threads as a single function, we define `register` to have a `Flag`
constructor that takes a `thread` as an argument. Thus `Flag T1`
corresponds to `flag1` in the code above. Again, we also give a
decidable equality instance.
*)
(*begin code*)
Inductive register :=
| Flag : thread -> register
| Victim.
Instance register_eq_dec : Eq register.
(*end code*)
constructor.
intros.
decide equality;
apply thread_eq_dec.
Defined.
(**
The flags hold booleans while `victim` holds a thread name.
*)
(*begin code*)
Definition contents (r : register) : Type :=
match r with
| Victim => thread
| Flag _ => bool
end.
(*end code*)
(**
Initially, both flags should be set to `false`. But Peterson's
algorithm will work correctly for any initial value of `victim`. Thus
we define the initial state of the registers to be parametrized on a
thread `t` that is the initial value of `victim`. The theorems below
will show that the algorithm works for both possible values of `t`.
*)
(*begin code*)
Definition register_init (t : thread) (r : register) : contents r :=
match r with
| Victim => t
| _ => false
end.
(*end code*)
(**
We're going to split up the code into atomic sections. The program
counter of each thread will keep track of which atomic section to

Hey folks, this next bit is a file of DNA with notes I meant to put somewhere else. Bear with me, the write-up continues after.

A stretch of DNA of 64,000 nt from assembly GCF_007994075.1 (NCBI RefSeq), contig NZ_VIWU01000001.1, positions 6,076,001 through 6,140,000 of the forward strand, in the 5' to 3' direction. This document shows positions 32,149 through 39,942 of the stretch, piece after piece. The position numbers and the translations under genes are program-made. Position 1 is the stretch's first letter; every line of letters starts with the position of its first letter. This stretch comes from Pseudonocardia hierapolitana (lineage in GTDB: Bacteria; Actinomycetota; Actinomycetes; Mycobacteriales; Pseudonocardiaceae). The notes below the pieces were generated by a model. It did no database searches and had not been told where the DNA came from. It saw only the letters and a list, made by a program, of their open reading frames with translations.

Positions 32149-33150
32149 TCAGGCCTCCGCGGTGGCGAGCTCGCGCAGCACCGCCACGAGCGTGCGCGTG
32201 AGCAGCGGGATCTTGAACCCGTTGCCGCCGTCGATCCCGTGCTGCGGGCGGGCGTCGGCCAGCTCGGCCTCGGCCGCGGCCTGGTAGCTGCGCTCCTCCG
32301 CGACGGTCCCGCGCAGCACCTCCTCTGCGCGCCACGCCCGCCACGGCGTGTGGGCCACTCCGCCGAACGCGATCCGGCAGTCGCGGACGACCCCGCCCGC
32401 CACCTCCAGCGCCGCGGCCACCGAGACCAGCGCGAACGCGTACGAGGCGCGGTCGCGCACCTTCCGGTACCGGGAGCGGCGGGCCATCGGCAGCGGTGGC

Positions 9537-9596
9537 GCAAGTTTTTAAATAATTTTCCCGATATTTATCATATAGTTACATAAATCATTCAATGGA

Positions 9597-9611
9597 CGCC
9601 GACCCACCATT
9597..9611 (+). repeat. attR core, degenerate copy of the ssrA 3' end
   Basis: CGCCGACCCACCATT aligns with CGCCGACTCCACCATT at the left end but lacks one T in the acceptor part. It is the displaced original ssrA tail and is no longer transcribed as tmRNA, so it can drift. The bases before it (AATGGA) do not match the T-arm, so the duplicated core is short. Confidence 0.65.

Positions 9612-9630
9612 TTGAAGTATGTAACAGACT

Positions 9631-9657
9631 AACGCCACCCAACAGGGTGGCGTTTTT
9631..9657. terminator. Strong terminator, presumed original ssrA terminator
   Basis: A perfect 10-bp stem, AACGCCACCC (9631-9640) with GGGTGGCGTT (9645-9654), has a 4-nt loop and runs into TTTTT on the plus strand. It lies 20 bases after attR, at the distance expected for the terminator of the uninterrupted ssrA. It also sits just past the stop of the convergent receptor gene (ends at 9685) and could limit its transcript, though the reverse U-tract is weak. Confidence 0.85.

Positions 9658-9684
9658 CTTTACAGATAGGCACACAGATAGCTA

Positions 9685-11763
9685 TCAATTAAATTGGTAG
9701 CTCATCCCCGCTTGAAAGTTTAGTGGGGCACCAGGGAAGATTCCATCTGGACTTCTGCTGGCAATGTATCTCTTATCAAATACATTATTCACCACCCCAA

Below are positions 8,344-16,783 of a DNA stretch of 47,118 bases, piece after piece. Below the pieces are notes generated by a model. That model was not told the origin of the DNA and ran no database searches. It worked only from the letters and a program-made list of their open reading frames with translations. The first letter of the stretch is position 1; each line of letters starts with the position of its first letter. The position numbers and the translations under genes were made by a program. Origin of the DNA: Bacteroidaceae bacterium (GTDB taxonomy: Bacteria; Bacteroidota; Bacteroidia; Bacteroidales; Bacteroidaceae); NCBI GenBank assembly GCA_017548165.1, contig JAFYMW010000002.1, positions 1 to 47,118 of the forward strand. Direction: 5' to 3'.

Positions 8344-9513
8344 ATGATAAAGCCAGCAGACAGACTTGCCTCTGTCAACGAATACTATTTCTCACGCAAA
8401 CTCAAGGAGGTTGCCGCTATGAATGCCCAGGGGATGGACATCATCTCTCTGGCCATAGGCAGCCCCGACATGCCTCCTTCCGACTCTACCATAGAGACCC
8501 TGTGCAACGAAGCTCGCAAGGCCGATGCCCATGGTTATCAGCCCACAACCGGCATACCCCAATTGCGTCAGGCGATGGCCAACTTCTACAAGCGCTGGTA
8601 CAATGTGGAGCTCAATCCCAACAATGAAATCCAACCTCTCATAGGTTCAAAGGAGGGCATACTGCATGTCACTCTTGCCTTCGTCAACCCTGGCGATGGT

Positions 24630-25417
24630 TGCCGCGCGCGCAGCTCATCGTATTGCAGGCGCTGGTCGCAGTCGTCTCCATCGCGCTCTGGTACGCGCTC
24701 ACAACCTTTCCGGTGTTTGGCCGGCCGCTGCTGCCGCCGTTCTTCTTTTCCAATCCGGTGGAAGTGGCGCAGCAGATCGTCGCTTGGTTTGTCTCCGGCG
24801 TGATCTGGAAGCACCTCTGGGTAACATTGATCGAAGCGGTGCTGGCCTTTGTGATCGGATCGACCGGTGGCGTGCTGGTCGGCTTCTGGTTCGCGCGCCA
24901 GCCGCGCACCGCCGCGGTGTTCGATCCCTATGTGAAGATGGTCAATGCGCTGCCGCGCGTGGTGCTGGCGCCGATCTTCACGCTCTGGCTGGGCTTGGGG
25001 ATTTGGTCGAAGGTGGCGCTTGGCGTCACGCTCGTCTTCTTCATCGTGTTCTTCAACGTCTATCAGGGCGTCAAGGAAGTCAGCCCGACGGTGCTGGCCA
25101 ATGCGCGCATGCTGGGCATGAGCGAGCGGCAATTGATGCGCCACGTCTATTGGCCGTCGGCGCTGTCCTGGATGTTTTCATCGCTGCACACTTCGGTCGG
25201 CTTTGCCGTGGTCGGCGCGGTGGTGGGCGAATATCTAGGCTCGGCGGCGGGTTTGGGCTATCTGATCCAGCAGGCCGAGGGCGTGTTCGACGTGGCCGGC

execute next. Each line of the pseudocode above corresponds to a
single atomic section (either reading or writing a single shared
variable). So `program_counter` just has six elements, one for each
line.
*)
(*begin code*)
Inductive program_counter : Type :=
| SetFlag
| SetVictim
| CheckFlag
| CheckVictim
| Crit
| ResetFlag.
(*end code*)
(**
Initially both threads start at `SetFlag`.
*)
(*begin code*)
Definition PC_init (t : thread) : program_counter := SetFlag.
(*end code*)
(* monad for writing handler functions. it's a state monad over both
the PC and the global state *)
Definition HM (t : thread) (A : Type) : Type :=
program_counter -> global_state register contents ->
A * program_counter * global_state register contents.
Definition ret {t : thread} {A : Type} (x : A) : HM t A :=
fun l g => (x, l, g).
Definition bind {t : thread} {A B : Type} (m : HM t A) (f : A -> HM t B) : HM t B :=
fun l g => let '(a, l', g') := m l g in f a l' g'.
Definition get_PC {t : thread} : HM t program_counter :=
fun l g => (l, l, g).
Definition global_read {t : thread} : HM t (global_state register contents) :=
fun l g => (g, l, g).
Definition goto {t : thread} (l' : program_counter) : HM t unit :=
fun _ g => (tt, l', g).
Definition global_write {t : thread} (g' : global_state register contents) : HM t unit :=
fun l _ => (tt, l, g').
Definition read_register {t : thread} (r : register) : HM t (contents r) :=
bind global_read (fun g => ret (g r)).
Definition write_register {t : thread} (r : register) (x : contents r) : HM t unit :=